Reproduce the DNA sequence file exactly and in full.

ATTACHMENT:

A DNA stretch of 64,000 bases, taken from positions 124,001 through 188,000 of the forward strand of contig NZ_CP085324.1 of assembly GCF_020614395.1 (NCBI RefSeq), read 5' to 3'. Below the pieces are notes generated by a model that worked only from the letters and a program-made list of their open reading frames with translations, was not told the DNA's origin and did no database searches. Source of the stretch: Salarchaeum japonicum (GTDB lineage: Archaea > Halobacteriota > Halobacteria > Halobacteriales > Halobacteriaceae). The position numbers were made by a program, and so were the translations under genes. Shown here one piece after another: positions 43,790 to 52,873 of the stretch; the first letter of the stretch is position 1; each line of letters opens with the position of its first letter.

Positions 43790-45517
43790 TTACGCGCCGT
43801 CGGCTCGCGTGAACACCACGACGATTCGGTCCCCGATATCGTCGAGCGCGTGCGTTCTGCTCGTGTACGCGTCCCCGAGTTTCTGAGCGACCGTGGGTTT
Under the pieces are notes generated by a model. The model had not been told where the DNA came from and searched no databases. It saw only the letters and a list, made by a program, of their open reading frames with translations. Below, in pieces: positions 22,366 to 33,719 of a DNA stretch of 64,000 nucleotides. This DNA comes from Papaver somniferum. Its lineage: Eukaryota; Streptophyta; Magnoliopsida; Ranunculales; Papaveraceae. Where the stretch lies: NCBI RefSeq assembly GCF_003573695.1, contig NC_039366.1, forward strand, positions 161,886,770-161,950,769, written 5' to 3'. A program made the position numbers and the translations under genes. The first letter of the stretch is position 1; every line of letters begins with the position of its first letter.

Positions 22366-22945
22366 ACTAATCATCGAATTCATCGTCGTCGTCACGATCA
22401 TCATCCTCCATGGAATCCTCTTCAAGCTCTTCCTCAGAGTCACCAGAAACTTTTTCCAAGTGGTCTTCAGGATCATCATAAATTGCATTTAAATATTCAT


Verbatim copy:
A DNA stretch of 64,000 bases, taken from positions 124,001 through 188,000 of the forward strand of contig NZ_CP085324.1 of assembly GCF_020614395.1 (NCBI RefSeq), read 5' to 3'. Below the pieces are notes generated by a model that worked only from the letters and a program-made list of their open reading frames with translations, was not told the DNA's origin and did no database searches. Source of the stretch: Salarchaeum japonicum (GTDB lineage: Archaea > Halobacteriota > Halobacteria > Halobacteriales > Halobacteriaceae). The position numbers were made by a program, and so were the translations under genes. Shown here one piece after another: positions 43,790 to 52,873 of the stretch; the first letter of the stretch is position 1; each line of letters opens with the position of its first letter.

Positions 43790-45517
43790 TTACGCGCCGT
43801 CGGCTCGCGTGAACACCACGACGATTCGGTCCCCGATATCGTCGAGCGCGTGCGTTCTGCTCGTGTACGCGTCCCCGAGTTTCTGAGCGACCGTGGGTTT
Under the pieces are notes generated by a model. The model had not been told where the DNA came from and searched no databases. It saw only the letters and a list, made by a program, of their open reading frames with translations. Below, in pieces: positions 22,366 to 33,719 of a DNA stretch of 64,000 nucleotides. This DNA comes from Papaver somniferum. Its lineage: Eukaryota; Streptophyta; Magnoliopsida; Ranunculales; Papaveraceae. Where the stretch lies: NCBI RefSeq assembly GCF_003573695.1, contig NC_039366.1, forward strand, positions 161,886,770-161,950,769, written 5' to 3'. A program made the position numbers and the translations under genes. The first letter of the stretch is position 1; every line of letters begins with the position of its first letter.

Positions 22366-22945
22366 ACTAATCATCGAATTCATCGTCGTCGTCACGATCA
22401 TCATCCTCCATGGAATCCTCTTCAAGCTCTTCCTCAGAGTCACCAGAAACTTTTTCCAAGTGGTCTTCAGGATCATCATAAATTGCATTTAAATATTCAT